Transforming archives: Rambert

La Fete Etrange, costume design by John Armstrong 1931 (c) Janie Lightfoot Studios, used by permission

La Fete Etrange, costume design by John Armstrong 1931 (c) Janie Lightfoot Studios, used by permission

About a year ago I got the call to say my application for the Transforming Archives position at Rambert had been successful: I was to be a trainee in the dance company’s archive. The events of the 12 months that followed have been fun, inspirational and career-changing.

Despite not having considered archive work before I couldn’t resist the idea of rifling through the treasures of Britain’s oldest dance company. After studying dance at university, the thought of working with records and objects that make up the heritage of British dance was thrilling. But what I found is more than a love for all things Rambert; it’s a passion for archival practice. Experiencing the processes and decisions behind managing archives and the challenges in making them accessible has fed my interest and enthusiasm for the sector.

My host organisation, Rambert, dates back to 1926 and the premiere of the first ballet by a British choreographer, A Tragedy of Fashion, by Frederick Ashton. The archive holds over 500 costumes, 700 posters, thousands of images and objects, dance notation, music and footage demonstrating the company’s pioneering work in dance throughout the 20th century right up to present day collaborations. The archive is used by schools, researchers, dancers and dance enthusiasts as well as extensively by the company themselves.

The main focus for my traineeship has been digital preservation and collections management. I’ve explored these skill areas in the form of a project – accessioning, arranging and cataloguing born-digital marketing images. I’ve never thought of myself as a technical wizard but the more I learn about digital preservation the more capable I become in ensuring these beautiful images will be accessible for generations to come. That’s where the excitement comes in – knowing that through my work the aesthetic and research value of these images will not be lost or forgotten.

Rambert reading room (c) Nick Guttridge

Rambert reading room (c) Nick Guttridge

Around my project I am able to get involved with the day-to-day running of the archive including dealing with enquiries and assisting researchers. My favourite researchers are those who have a personal connection the company as they have such brilliant stories to tell, that bring the archive to life.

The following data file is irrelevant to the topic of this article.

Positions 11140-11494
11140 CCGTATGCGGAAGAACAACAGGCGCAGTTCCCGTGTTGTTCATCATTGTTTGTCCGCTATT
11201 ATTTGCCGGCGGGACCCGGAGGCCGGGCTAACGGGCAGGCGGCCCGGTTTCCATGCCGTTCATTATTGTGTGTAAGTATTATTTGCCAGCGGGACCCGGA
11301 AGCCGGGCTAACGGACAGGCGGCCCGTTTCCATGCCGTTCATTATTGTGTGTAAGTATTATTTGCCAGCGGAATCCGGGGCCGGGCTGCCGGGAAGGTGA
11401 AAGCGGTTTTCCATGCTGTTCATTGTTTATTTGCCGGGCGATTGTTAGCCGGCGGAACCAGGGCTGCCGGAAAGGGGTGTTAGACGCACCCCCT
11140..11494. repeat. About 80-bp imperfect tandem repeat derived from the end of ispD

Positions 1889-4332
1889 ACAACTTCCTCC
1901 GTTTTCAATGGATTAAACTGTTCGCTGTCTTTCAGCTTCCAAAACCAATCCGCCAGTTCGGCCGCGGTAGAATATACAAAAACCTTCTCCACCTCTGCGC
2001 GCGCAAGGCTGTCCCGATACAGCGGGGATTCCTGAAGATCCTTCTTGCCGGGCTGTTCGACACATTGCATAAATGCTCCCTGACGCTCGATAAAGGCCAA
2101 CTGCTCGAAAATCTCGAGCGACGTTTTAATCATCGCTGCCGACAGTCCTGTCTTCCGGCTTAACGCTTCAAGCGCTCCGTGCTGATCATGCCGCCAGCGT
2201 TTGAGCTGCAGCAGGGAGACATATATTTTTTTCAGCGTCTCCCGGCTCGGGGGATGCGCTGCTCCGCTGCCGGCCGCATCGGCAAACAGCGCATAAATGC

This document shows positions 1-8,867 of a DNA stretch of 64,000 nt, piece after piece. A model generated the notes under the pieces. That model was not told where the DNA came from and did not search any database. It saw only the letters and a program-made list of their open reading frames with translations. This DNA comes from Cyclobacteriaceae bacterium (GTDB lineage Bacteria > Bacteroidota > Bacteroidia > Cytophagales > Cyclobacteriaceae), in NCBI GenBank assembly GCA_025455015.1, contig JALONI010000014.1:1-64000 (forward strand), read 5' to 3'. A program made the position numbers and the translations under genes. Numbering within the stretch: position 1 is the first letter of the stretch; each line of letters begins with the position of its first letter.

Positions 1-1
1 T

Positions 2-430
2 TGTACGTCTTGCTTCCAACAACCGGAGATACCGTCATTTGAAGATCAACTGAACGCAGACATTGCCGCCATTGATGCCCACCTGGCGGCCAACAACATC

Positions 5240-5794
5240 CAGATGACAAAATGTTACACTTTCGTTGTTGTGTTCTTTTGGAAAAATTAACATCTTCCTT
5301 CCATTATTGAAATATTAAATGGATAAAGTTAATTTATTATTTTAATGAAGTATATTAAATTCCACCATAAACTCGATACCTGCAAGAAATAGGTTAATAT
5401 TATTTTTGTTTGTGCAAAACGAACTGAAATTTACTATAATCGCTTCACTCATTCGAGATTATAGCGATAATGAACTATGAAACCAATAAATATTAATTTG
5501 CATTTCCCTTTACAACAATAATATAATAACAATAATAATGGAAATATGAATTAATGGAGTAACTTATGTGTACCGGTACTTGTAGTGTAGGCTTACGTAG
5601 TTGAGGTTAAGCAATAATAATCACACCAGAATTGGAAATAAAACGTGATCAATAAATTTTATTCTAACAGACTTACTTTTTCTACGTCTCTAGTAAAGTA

I also enjoy helping the learning and participation team with their school workshops that take place in the archive reading room. They use archive material as a source of inspiration for the participants to create new work. The outcomes are always very interesting! I have found assisting in these workshops and also giving tours to groups of people has developed my knowledge of Rambert and also increased my confidence in public speaking.

As the company uses the archive so much itself, there have been many opportunities to get involved with other departments. I have been collaborating over the last six months with our press and marketing assistant in involving the archive in our current social media strategy.

Rambert Marketing Poster [1975-1976] (c) Rambert, used by permission

Rambert Marketing Poster [1975-1976] (c) Rambert, used by permission

It’s wonderful to show how the archive isn’t just about looking back but can also be used to promote the company’s current and future work too (and the response from online followers has been amazing). From creating displays for development events to helping our press manager find content for her latest magazine pitch, I love how the heritage of the Rambert still has so much importance to the company today.

Working as part of a dance company definitely has its benefits – watching private rehearsals of new works, meeting world-class choreographers and recently joining in celebrations for Mark Baldwin, our artistic director’s OBE nomination. Amongst all this I’ve still managed to fit in visits to other archives, such as The Royal Albert Hall and Laban, and attend various training courses and conferences. I also had a week of work experience at The University of Surrey Archive and Special Collections Centre. Next week I’ll be travelling to Galway, Ireland for the Theatre Archive Conference, ‘Performing the Archive’.

In terms of looking to the future, post-traineeship, I am lucky enough to have already started a part-time role as archive and special collections assistant at University of the Arts, London, and I have secured a distance learning place on the MA Archive Administration course for September this year.

A year ago I wouldn’t have thought these things would be possible; I’m very grateful to my host organisation for the experiences I’ve had so far and will be making the most of my last couple of months at Rambert before it’s time for the next trainee.

1 comments

  1. Sarah Mahurter says:

    Congratulations on such an inspiring start to your career, Adele.

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